Case Study of Discrimination Against Religious Minority Students at Faith-based Universities in Ghana

Case Study of Discrimination Against Religious Minority Students at Faith-based Universities in Ghana

Author: 
Gerald Dapaah Gyamfi
Program of study: 
Ph.D./HEA
Abstract: 
Perception of discrimination on religious grounds against minority students at faithbased universities pertaining to leadership of the universities may negatively affect the learning outcome of the students, shape their social relationships with the members of the university community, and create a negatively charged environment. The purpose of this qualitative exploratory case study was to explore the perception of religious minority students at faith-based universities in Ghana on discrimination against them on religious grounds. The author analyzed ten participants’ semistructured interview responses, archival records, and observations made, with the aid of qualitative software NVivo 10. Seven resultant themes generated included: religious minority students at faith-based universities perceive discrimination on attempt to convert them to the faith of their universities, faith-based university religious minority students perceive discrimination relating to provision of place for worship, and faith-based religious minority students perceive discrimination on appointment of students into leadership positions on campus. Other resultant themes were; religious minority students at faith-based universities do not perceive discrimination on dress code for students, and perceived discrimination on faith-based university community supporting religious minority students’ activities on campus. The rest of the themes were; religious minority students at faith-based universities perceive minimal effect of campus religious life on academic studies and religious minority students at faith-based universities perceive compulsory day of worship as indirect discrimination.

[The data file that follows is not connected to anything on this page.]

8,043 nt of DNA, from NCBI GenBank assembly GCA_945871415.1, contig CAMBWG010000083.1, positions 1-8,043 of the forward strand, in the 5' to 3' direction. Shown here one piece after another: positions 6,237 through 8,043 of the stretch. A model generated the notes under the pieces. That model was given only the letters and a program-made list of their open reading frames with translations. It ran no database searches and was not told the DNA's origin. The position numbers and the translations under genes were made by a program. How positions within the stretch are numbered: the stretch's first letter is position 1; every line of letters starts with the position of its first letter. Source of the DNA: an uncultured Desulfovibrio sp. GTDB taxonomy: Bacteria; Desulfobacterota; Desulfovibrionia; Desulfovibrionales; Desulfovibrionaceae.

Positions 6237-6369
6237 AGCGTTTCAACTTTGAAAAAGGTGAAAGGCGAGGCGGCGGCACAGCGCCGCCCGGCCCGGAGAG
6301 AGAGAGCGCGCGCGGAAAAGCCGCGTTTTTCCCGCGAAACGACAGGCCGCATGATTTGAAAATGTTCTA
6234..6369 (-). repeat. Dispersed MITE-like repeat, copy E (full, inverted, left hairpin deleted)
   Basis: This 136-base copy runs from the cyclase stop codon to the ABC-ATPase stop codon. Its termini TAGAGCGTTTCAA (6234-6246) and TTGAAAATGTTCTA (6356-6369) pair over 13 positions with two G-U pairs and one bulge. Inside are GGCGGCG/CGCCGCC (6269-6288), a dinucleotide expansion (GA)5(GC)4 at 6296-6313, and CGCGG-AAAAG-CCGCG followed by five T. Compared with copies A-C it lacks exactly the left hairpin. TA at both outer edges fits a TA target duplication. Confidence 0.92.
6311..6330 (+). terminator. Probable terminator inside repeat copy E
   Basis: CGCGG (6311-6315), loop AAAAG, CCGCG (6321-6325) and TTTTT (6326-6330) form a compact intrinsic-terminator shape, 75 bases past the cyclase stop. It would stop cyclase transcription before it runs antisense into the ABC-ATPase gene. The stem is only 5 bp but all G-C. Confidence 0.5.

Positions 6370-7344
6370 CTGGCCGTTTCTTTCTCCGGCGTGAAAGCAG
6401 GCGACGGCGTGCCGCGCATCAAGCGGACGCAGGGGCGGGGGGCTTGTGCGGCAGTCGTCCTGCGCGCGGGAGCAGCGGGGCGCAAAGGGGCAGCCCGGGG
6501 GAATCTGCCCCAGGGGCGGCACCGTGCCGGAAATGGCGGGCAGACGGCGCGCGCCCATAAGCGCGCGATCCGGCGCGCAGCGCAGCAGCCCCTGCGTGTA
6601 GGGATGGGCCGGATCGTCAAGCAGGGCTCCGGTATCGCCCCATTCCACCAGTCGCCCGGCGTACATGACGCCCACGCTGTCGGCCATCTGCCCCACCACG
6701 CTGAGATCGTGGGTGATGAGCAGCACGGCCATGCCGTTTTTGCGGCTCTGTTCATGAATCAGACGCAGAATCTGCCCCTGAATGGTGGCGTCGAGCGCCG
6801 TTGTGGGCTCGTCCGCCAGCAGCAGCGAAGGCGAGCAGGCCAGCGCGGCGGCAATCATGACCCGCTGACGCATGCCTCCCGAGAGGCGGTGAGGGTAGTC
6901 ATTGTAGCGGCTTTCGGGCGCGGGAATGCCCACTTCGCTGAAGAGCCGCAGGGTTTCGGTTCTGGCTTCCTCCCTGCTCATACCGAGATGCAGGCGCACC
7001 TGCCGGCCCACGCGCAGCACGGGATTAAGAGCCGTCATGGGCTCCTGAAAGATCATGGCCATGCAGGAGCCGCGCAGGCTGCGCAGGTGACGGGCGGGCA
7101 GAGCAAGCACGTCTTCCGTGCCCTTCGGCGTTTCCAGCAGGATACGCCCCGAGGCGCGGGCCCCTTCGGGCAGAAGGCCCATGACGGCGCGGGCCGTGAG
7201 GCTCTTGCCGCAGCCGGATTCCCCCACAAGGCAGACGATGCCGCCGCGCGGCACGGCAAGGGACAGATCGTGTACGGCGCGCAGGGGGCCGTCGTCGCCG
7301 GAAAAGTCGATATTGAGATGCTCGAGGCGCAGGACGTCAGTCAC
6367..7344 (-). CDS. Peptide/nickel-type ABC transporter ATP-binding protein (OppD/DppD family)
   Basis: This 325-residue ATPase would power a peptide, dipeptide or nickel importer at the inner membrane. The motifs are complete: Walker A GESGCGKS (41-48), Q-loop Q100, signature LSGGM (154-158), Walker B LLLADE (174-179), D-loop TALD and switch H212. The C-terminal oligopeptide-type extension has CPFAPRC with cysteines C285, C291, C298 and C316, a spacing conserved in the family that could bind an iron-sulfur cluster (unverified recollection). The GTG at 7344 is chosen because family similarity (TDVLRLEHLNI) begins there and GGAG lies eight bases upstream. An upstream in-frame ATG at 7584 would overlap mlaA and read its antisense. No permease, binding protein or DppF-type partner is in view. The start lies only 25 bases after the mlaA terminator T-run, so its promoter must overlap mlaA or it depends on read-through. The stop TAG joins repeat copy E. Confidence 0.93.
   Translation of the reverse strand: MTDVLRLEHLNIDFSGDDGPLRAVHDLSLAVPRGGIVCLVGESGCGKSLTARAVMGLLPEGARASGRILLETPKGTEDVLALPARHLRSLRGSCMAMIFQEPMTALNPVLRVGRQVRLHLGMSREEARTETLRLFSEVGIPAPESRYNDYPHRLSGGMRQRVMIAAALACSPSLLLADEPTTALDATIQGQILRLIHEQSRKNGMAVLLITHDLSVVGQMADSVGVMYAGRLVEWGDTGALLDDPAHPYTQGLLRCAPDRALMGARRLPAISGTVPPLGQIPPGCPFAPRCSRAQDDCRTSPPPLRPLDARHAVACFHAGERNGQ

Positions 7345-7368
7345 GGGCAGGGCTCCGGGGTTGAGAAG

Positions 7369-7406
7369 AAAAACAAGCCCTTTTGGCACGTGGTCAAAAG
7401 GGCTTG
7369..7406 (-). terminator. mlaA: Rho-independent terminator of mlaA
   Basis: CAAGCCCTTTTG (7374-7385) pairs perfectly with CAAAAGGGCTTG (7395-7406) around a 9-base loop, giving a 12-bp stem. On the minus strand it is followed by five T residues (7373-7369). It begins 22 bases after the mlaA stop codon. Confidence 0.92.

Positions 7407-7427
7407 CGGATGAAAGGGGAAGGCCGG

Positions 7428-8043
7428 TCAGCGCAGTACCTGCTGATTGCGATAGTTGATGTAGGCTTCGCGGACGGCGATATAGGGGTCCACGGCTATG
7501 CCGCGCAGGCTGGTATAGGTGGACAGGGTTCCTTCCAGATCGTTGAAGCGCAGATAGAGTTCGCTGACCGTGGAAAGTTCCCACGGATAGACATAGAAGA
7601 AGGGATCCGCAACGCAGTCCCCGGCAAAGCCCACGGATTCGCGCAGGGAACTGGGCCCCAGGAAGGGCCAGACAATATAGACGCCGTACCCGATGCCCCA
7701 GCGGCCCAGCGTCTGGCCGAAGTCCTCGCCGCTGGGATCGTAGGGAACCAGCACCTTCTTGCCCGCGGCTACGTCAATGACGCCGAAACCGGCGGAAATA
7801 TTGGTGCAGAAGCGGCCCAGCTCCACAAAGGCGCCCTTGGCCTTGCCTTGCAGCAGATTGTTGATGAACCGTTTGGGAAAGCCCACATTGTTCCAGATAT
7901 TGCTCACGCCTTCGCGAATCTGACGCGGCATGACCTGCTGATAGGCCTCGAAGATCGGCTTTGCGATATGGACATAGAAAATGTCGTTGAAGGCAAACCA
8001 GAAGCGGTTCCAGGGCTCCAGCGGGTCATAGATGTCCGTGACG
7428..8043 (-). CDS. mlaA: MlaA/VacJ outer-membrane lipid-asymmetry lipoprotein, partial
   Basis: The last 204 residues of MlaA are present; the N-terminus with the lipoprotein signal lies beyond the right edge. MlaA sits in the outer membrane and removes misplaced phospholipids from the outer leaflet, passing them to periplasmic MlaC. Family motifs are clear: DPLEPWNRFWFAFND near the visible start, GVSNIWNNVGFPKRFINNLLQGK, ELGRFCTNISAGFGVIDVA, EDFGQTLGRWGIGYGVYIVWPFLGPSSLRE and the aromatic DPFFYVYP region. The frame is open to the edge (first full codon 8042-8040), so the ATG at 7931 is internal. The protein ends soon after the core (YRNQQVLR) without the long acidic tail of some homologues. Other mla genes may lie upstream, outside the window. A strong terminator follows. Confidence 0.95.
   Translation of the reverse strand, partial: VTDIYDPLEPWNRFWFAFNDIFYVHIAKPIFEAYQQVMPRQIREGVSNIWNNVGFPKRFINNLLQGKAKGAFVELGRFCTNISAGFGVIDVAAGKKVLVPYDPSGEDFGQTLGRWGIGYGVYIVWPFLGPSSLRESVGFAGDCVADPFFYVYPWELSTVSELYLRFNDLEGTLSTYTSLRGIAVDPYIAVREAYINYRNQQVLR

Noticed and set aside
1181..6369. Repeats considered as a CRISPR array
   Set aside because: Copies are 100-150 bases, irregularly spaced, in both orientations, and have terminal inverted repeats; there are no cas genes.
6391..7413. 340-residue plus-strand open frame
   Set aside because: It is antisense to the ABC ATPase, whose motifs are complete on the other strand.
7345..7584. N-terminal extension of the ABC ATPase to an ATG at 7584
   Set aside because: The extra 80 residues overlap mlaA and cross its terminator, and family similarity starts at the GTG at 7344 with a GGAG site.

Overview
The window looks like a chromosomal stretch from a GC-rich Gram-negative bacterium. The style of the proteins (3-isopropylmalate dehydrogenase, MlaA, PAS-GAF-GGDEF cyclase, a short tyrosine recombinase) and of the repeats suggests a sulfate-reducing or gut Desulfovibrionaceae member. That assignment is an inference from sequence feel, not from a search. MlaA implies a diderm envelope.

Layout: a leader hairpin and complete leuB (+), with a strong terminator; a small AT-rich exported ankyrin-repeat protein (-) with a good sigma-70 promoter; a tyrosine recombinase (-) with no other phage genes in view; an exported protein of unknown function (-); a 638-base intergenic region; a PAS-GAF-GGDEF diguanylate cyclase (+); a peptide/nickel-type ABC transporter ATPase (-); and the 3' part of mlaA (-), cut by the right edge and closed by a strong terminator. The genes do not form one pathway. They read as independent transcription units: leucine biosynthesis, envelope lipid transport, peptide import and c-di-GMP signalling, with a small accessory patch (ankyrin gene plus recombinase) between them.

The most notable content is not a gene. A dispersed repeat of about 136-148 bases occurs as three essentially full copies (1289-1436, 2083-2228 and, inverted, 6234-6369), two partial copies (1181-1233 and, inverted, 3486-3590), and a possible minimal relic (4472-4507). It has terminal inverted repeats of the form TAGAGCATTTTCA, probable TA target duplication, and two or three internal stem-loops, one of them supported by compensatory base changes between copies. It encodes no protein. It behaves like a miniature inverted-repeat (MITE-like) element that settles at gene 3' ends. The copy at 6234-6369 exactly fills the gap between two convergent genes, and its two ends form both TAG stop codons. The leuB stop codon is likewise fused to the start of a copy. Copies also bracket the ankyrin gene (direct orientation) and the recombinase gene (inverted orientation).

Dedication: 
I dedicate this dissertation to my Lord and Savior Jesus Christ who gave me the faith and showed me the path to achieve my goal. I also dedicate it to Helena (my wife), Emmanuella, Michael, and Godson (my children), for the support and encouragement received that propelled me to go through the doctoral journey successfully. To my mother and siblings, your sacrifices helped me to hit this target. The contributions made by my family members throughout the period of study are highly appreciated.
Acknowledgements: 
I would like to acknowledge the unflinching help from my Lord and Savior, Jesus Christ, who is the support of my life. My utmost gratitude goes to my first and second Dissertation Committee Chairs, Dr. Dale J. Crowe and Dr. Victor C. X. Wang, respectively, for the excellent guidance and sincere support received from them as my mentors. To my committee members Dr. Heath Boice-Pardee and Dr. Joseph Oppong, who guided me in times of high need, I thank you very much. I also thank the management team of University of Professional Studies, Accra, for the financial aid received. To my wife, Helena, and children Emmanuella, Michael, and Godson, I extend my gratitude to you for your love and sacrifices made. Dr. Louise Underdahl, Dr. Jilian Skelton, and Dr. Janice Spangenburg, I thank you very much for your companionship. For your wonderful contributions to this doctoral project, I cannot use words alone to express my deep appreciation to you all.